BUDAPEST, Feb 5 (Reuters) - Hungarian drugmaker Richter reported on Wednesday a 61 percent fall in fourth-quarter net profit, missing market expectations, as higher costs, as well as financial and impairment losses swallowed up a rise in sales revenues.
Richter, which makes gynaecological, cardiovascular and central nervous system drugs, reported net profit of 4.78 billion forints ($20.87 million) for the three-month period, down from 12.17 billion in the same period a year earlier.
That was well below analyst expectations for net profit of 11.8 billion forints in a recent survey by financial news website portfolio.hu, even as quarterly revenue rose by 8.9 percent to 90.95 billion forints, a shade above expectations.
Richter, which has a market capitalisation of $3.64 billion according to Thomson Reuters data, said its domestic market, long a weak point, has stabilised after falls in the past years.
Exports, which account for the brunt of its turnover, also rose, driven by stronger sales to China, Romania and the European Union as well as Russia and the former Soviet bloc.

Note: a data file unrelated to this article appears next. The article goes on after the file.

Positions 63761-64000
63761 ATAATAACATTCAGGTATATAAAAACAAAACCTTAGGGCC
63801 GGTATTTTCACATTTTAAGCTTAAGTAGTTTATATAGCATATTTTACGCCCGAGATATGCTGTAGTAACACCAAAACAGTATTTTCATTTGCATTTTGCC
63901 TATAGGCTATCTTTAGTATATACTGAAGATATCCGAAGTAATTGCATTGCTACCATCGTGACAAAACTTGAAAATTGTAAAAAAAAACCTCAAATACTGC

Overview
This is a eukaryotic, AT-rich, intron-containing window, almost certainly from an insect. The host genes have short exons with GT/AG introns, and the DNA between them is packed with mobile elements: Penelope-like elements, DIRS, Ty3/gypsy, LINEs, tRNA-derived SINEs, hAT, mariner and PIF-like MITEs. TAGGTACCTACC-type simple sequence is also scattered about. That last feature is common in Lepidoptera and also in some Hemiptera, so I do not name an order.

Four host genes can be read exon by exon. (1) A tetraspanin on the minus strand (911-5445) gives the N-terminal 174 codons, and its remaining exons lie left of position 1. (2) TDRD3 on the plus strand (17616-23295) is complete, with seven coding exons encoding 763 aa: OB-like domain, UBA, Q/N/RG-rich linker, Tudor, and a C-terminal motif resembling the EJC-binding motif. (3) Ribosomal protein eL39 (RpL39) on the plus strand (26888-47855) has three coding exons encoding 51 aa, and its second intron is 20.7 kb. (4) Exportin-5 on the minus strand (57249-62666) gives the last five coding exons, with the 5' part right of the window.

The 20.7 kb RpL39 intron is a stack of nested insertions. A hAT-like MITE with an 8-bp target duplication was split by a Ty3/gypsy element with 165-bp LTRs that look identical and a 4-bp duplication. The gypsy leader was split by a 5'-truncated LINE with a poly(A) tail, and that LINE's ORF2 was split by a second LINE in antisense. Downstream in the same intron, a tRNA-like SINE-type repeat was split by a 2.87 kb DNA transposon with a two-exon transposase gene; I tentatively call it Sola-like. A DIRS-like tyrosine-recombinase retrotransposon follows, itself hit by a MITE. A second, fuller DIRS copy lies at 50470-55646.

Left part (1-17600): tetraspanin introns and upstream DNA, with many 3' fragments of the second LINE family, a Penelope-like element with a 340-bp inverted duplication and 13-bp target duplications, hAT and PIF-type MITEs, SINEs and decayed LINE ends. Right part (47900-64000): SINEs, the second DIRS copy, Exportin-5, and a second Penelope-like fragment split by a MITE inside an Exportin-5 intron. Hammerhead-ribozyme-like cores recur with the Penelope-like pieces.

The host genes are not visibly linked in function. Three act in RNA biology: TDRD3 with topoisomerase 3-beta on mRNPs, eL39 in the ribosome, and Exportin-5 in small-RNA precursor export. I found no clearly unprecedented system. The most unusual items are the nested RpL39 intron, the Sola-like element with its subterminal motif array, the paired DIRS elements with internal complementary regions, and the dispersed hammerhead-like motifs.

Despite the miss on quarterly profit, for the full year Richter’s revenues rose by 4.8 percent to 1.18 billion euros, while operating profit margin came in at 13.8 percent of revenue, both in line with the company’s guidance.
In the fourth quarter, Richter booked higher sales and marketing expenses, due in part to the marketing costs of its Esmya medicine to treat uterine myoma, as well as rising sales and marketing costs in China.
Richter said it had also received significantly lower milestone payments last year from its U.S. partner, Forest Laboratories Inc. The companies are linked through a planned new antipsychotic drug, Cariprazine, discovered by Richter and licensed to Forest in the United States and Canada.
Richter also said it had booked higher liabilities in the German market and its impairment losses also rose due to the termination of a research project in the fourth quarter.
It also posted a loss of 1.7 billion forints on financial items compared with an income of 321 million a year ago.
The company’s shares finished trade 0.3 percent higher at 4,527 forints on the Budapest Stock Exchange on Tuesday, outperforming the blue chip index, which fell by 0.2 percent.
The shares have gained 23.3 percent over the past year according to Thomson Reuters data, compared with a 3 percent decline in the wider Budapest index.
Seven out of 11 analysts tracked by Thomson Reuters rate the stock a “buy” or a “strong buy,” while four rate it a “hold.”